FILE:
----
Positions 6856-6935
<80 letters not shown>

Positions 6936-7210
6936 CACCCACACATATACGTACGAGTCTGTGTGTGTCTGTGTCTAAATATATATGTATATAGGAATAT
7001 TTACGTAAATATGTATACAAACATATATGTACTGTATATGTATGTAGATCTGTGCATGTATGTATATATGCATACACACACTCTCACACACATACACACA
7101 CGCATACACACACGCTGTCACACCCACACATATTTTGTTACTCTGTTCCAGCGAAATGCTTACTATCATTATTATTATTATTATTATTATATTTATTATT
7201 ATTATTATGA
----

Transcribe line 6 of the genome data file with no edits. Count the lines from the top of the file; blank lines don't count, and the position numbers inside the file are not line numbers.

7101 CGCATACACACACGCTGTCACACCCACACATATTTTGTTACTCTGTTCCAGCGAAATGCTTACTATCATTATTATTATTATTATTATTATATTTATTATT